StudioSense: Preparing a New Painting
Working on my Breezy Point series early this morning. Here is the reference photo, which depicts the Breezy Point lighthouse on the bay side of this beach community in New York.
Here is the initial sketch. Notice that I grid the paper into thirds and placed the key portions of the scene in strategic spots related to the "thirds" rule (just to avoid placing key objects such as the horizon at the half-way point on the paper. I also cropped the scene a bit, reducing the expanse of the large hill in the background.
This was a drab day at the beach. So I will spruce up both the values and the colors. I recall a long time ago, my Grandmother Louise would say "Bobby, your paintings are so dark!" I can hear her voice coaching me on as I create "lighter" works of art!
On an overcast day, the sky will be lighter than the flat surface of the ground. On a sunny day, the sky will be darker than the flat ground. The reason I mention "flat surface," is because the values of the upright shrubs and trees will be darker than their corresponding flat ground.
Below is my values schematic. You can see a range of values noted (except for the sky). That suggests the increase in value (lightening-up) from the photo to the painting. For example, the grassy hill in the photo appears to be a 3 on the value scale, however I will kick that up to a 6. Remember, reference photos show darker shade and lighter (often washed-out) skies.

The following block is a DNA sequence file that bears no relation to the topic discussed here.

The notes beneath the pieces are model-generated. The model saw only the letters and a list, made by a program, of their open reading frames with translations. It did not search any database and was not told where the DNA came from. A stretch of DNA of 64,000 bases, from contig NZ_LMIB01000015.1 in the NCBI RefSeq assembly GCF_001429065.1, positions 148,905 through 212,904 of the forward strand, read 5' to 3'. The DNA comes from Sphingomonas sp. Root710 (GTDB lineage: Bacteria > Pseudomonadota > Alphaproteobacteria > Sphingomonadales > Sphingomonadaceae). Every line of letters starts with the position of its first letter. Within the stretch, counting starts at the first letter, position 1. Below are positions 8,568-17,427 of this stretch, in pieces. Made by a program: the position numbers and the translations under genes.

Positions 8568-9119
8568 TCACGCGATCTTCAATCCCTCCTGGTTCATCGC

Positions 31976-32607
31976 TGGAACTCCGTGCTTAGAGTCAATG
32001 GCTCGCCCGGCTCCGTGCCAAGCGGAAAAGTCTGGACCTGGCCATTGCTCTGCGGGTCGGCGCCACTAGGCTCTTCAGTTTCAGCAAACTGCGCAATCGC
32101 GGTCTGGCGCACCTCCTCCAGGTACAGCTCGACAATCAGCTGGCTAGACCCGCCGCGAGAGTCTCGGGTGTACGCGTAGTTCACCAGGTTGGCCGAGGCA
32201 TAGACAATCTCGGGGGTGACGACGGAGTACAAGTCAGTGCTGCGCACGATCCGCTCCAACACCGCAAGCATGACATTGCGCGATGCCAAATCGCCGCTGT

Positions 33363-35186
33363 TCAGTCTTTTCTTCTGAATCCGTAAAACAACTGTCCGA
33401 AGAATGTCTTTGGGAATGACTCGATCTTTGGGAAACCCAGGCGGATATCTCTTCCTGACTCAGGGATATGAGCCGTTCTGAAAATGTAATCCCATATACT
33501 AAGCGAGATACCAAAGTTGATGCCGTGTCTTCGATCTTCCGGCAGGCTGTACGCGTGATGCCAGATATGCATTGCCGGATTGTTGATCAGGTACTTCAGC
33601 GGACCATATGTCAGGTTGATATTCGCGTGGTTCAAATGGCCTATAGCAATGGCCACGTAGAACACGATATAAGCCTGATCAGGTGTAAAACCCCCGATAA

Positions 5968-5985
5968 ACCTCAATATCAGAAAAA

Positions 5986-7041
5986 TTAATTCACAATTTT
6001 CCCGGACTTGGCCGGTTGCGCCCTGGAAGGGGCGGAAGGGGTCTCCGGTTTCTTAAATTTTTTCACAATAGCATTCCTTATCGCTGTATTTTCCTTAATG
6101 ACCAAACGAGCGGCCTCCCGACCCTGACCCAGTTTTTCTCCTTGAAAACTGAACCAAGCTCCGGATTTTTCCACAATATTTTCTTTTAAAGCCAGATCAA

I will move the sand up from a 7 to 8. Since the value increases are not consistent (3 points in the hill and 1 point in the sand) I will need to test the reality of the painting just to be sure!
The first task is to block in the sky. Here are a few images of that process:
I take a hard light pink pastel and work on blending the colors in the sky. Then I apply my finger with a rubber glove tip to blend further. The rubber tip avoids getting oils form my skin on the pastel, which would darken the lights a bit.
Here's the blended sky. Notice, compared to the reference photo, that I kicked up the colors in the overcast sky. More purple and pink rather than that drab gray.
Next, I blocked in the values and colors, with more detail to be added later. Notice that I added some sunlight. Use photos as your reference, not the blueprint of your paintings. Here's the current version:
Check back with this blog for the finished painting. It will be displayed on the Breezy Point page of the website and for sale on Etsy. Click here for our Etsy storefront.